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40 walk out to protest election, stand in solidarity

Approximately 40 students walked out of class at 10:30 a.m. on Friday in protest of Tuesday’s presidential election.

Students leaving class gathered on the Rabb Steps and others who did not have class came as well. The crowd was silent as Miranda Hurtado-Ramos ’19, organizer of the event, used a megaphone to address them. “We want to make our voices heard,” she said. Ramos said the campus had been practicing quiet healing, but the walkout was a chance for “loud healing.”

Supporters held signs that read, “Black Lives Matter,” “The border crossed us,” and “Brown and proud”.

As a member of the Chicanx community, Hurtado-Ramos expressed her fear about President elect, Donald Trump’s immigration rhetoric during his campaign. She also spoke about how national issues affected the campus community. Using climate change as an example, Hurtado-Ramos stressed the importance of divesting the university’s endowment.

The protest brought a large group of people together to address the impact of the election and how they could move forward. It was an exercise in strength, according to Hurtado-Ramos.

She organized the event to parallel a walkout occurring on Cornell University’s campus. Hundreds of students walked out in protest of hate speech that had proliferated during the election. The protest blocked traffic and students chanted as they walked, according to the Cornell Daily Sun.

At least six students used the megaphone to engage with the crowd, sharing their feelings and offering support. Their central message was the importance of supporting other members of the community. One of the students who spoke suggested that practicing bystander intervention in situations of racism or sexism could help combat instances of hate. “Don’t be afraid to lend out a hand,” she said.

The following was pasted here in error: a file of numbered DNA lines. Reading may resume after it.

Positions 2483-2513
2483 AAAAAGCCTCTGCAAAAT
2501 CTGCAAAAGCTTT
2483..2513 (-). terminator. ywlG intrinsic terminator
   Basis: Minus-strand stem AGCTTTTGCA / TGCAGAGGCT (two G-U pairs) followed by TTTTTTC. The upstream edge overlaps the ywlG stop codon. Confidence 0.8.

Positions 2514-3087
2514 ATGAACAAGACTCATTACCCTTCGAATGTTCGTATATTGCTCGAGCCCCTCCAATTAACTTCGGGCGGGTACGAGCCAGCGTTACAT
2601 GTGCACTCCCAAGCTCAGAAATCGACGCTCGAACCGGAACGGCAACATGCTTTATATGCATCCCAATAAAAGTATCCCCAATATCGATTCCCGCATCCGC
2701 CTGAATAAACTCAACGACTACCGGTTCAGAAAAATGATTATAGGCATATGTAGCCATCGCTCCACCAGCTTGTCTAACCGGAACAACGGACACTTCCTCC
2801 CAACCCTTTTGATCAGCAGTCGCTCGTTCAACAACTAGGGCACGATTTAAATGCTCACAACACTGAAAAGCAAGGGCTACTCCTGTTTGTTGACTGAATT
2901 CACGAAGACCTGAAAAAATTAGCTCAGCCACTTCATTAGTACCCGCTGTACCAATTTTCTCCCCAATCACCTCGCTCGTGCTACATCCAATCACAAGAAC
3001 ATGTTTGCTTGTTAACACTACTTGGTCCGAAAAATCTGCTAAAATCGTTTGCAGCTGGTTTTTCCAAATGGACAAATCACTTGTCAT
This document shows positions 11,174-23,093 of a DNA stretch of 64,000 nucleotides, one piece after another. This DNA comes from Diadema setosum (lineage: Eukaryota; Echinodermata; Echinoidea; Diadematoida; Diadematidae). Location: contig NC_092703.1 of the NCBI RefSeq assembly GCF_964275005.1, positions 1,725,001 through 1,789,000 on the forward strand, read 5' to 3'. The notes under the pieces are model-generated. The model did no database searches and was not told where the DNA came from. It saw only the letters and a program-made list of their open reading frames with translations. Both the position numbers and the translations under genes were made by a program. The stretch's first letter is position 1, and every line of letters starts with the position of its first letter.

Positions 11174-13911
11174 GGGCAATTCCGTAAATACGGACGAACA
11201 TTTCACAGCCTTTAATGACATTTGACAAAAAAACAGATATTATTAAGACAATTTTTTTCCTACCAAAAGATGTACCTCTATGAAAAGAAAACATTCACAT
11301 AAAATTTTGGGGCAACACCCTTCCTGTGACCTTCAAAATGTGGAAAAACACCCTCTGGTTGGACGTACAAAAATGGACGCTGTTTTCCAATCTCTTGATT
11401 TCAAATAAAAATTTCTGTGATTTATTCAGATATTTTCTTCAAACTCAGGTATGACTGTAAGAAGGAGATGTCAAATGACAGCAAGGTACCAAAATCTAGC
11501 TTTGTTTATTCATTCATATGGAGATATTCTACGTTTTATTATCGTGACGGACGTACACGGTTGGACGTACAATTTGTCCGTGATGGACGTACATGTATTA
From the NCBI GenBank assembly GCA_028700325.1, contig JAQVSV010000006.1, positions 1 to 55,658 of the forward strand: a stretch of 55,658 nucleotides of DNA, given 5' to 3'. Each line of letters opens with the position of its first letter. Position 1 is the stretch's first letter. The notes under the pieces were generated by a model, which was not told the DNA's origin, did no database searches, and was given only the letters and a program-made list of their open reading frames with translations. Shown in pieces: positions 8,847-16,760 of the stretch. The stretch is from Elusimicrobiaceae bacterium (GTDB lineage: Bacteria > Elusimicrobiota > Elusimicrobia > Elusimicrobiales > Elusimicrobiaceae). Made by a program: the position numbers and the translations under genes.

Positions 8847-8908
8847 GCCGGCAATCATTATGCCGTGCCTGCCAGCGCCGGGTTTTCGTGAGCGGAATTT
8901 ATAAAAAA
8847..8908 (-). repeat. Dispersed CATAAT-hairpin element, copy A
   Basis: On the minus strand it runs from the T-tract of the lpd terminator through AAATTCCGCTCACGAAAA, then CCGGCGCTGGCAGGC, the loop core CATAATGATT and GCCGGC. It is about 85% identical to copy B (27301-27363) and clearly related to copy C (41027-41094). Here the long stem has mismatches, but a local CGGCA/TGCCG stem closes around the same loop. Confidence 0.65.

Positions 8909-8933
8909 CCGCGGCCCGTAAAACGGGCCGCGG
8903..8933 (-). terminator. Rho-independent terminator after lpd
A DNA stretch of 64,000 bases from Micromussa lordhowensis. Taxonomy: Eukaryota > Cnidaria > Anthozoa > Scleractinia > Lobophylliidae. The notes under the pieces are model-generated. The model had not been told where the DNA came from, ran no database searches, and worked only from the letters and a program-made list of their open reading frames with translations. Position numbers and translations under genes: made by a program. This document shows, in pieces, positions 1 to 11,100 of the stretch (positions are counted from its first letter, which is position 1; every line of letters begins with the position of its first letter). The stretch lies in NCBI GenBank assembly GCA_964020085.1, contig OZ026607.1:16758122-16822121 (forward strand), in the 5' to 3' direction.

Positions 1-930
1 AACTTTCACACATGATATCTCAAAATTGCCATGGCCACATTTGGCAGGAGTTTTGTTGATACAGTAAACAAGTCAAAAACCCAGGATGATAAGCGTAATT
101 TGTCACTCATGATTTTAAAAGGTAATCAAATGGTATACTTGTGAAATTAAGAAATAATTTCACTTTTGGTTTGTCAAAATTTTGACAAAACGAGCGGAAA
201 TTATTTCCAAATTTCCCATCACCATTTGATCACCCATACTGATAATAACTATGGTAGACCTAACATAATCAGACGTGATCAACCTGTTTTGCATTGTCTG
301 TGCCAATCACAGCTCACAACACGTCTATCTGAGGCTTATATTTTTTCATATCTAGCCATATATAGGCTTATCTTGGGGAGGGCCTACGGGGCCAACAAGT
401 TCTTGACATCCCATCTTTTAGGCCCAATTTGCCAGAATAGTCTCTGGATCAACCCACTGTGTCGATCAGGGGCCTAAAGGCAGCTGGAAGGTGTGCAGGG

Another student referenced the historical significance of Nov. 9, the anniversary of Kristallnacht, or the Night of Broken Glass. It marked an outpouring of hate against members of the Jewish community in Germany in 1938. “That’s what happens when people don’t stand up for each other,” she said.

Other students expressed anger at the results of the election. “I want to make one thing clear: This is all about white supremacy,” a student told the crowd. “This election is a response to the last eight years,” another student added, referencing the progressive nature of Obama’s presidency.

The walkout was inspired by Chicanx protests in 1968, where students staged walkouts to demand equality in education, according to the Facebook event. “Let us draw upon the wisdom of our ancestors and walkout to demand justice,” the page read.

The walkout was one of many events in which people gathered to express their feelings about the election. On Thursday, approximately 150 people joined Anita Hill in Golding 110 to talk about their fear and uncertainty about the future of the country.

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